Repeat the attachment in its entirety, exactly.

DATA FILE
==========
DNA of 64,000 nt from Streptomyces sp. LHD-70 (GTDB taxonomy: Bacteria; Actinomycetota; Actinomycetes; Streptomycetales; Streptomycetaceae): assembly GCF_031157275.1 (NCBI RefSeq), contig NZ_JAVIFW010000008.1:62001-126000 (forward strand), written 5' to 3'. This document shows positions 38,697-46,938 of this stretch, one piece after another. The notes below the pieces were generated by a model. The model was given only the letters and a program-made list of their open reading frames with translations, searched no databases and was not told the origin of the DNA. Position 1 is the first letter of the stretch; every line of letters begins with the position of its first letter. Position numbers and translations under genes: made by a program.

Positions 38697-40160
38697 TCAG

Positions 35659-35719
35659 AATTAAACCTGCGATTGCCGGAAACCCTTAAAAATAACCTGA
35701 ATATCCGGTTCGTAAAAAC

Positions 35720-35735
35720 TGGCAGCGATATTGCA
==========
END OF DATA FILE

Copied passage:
DNA of 64,000 nt from Streptomyces sp. LHD-70 (GTDB taxonomy: Bacteria; Actinomycetota; Actinomycetes; Streptomycetales; Streptomycetaceae): assembly GCF_031157275.1 (NCBI RefSeq), contig NZ_JAVIFW010000008.1:62001-126000 (forward strand), written 5' to 3'. This document shows positions 38,697-46,938 of this stretch, one piece after another. The notes below the pieces were generated by a model. The model was given only the letters and a program-made list of their open reading frames with translations, searched no databases and was not told the origin of the DNA. Position 1 is the first letter of the stretch; every line of letters begins with the position of its first letter. Position numbers and translations under genes: made by a program.

Positions 38697-40160
38697 TCAG

Positions 35659-35719
35659 AATTAAACCTGCGATTGCCGGAAACCCTTAAAAATAACCTGA
35701 ATATCCGGTTCGTAAAAAC

Positions 35720-35735
35720 TGGCAGCGATATTGCA